Nicola Sturgeon: I could foster children when my political career ends

Nicola Sturgeon has said she is considering becoming a foster mother after she steps down as Scotland’s First Minister, in the first signal that she is thinking of life beyond politics.

In an interview with Vogue magazine on the eve of the Cop26 summit in Glasgow, the SNP leader reflected on what she might do after leaving the political stage.

Ms Sturgeon, 51, said she was “passionate” about improving the life chances of children who grow up in care and “post-politics, fostering children may be something we would think about”.

She also said she was keen to write her memoirs “for a period after leaving office”, noting she had been “a participant in all of the big developments” in Scottish politics for 30 years.

However, she brushed off suggestions that she would step down any time soon amid mounting speculation about her successor, and took a swipe at her two immediate predecessors. She said she would not replicate the actions of Alex Salmond by setting up another party or of former Labour First Minister Jack McConnell by entering the House of Lords.

Ms Sturgeon also had another dig at Boris Johnson, speculating that he may leave most of the UK Government’s dealings with her to Michael Gove because of his “fragile male ego.”

Nicola Sturgeon and Boris Johnson - Jeff J Mitchell/Getty Images Europe© Provided by The Telegraph Nicola Sturgeon and Boris Johnson – Jeff J Mitchell/Getty Images Europe

Ms Sturgeon succeeded Alex Salmond as First Minister almost seven years ago and will have performed the role for around the same period Margaret Thatcher was prime minister if she continues until the next election.

She married Peter Murrell, the SNP’s chief executive, in 2010 after seven years together. They do not have any children, and in 2011 Ms Sturgeon suffered a miscarriage. When she disclosed that in 2016, she said: “Sometimes, for whatever reason, having a baby just doesn’t happen – no matter how much we might want it to.”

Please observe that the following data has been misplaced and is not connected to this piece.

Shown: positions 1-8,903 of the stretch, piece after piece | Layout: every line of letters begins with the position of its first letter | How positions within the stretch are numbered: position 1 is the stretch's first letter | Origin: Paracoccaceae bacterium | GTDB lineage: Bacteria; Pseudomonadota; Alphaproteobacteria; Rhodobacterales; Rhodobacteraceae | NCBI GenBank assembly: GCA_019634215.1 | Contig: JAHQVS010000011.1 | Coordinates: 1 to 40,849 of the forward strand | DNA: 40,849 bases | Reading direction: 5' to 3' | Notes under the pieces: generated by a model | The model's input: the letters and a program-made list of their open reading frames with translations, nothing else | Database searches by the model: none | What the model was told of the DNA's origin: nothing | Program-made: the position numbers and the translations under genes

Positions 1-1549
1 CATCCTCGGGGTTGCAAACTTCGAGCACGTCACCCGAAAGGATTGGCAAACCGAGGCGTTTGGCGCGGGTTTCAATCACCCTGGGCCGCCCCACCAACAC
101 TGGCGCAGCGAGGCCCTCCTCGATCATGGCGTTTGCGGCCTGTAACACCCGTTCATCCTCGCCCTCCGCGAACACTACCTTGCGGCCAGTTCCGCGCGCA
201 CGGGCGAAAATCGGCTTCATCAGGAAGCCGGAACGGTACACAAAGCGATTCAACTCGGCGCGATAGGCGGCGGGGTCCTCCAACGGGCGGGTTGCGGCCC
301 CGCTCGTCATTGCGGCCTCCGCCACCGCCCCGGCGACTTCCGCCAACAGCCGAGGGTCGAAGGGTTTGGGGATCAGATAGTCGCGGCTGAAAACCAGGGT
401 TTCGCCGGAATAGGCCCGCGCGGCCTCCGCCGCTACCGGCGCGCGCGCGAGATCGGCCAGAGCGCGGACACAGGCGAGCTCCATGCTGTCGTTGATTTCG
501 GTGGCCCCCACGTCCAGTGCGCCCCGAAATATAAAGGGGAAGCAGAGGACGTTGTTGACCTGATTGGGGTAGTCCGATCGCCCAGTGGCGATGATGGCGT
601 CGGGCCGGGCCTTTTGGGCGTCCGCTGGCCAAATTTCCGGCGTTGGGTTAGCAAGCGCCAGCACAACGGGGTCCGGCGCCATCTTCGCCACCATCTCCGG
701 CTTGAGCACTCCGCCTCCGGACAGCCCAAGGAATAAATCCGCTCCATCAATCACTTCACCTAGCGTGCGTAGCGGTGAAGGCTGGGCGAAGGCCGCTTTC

In the new interview, she told Vogue: “I’ve become really involved in, and passionate about, improving the opportunities for young people who grew up in care and in the future, post-politics, fostering children may be something we would think about. It’s something my husband and I have only scratched the surface of talking about.”

She said she “would like to, and think I probably will, for a period after leaving office, write for a while, even if only for therapy and for myself”.

Citing the SNP winning power in 2007 and the 2014 independence referendum, she said: “I’ve been in frontline politics for the best part of 30 years, during one of the most momentous periods in modern Scottish history… I’ll probably want to write all of that down.”

Asked about her working relationship with Mr Johnson, Ms Sturgeon said he took a “different approach to his predecessors” by delegating his government’s interactions to Mr Gove, adding: “Maybe it’s just a bit of a fragile male ego. He seems to have a disinclination to be, metaphorically speaking, in the same room as me. It’s odd.”

Responding to Ms Sturgeon’s comments, Mr Johnson said: “I think all I would say on that is I had a good conversation with Nicola, I think last week, and she has been deployed to help us in all sorts of ways at Cop26 – that’s very important as this is a whole UK effort.”

Asked why he thought she had made the remarks, he said: “Search me, I don’t know.”

Ms Sturgeon also argued that the debate in another independence referendum campaign would be “much more evenly balanced” than in 2014 thanks to the UK’s position being “much more precarious and fragile” following Brexit.

Source: Telegraph.co.uk

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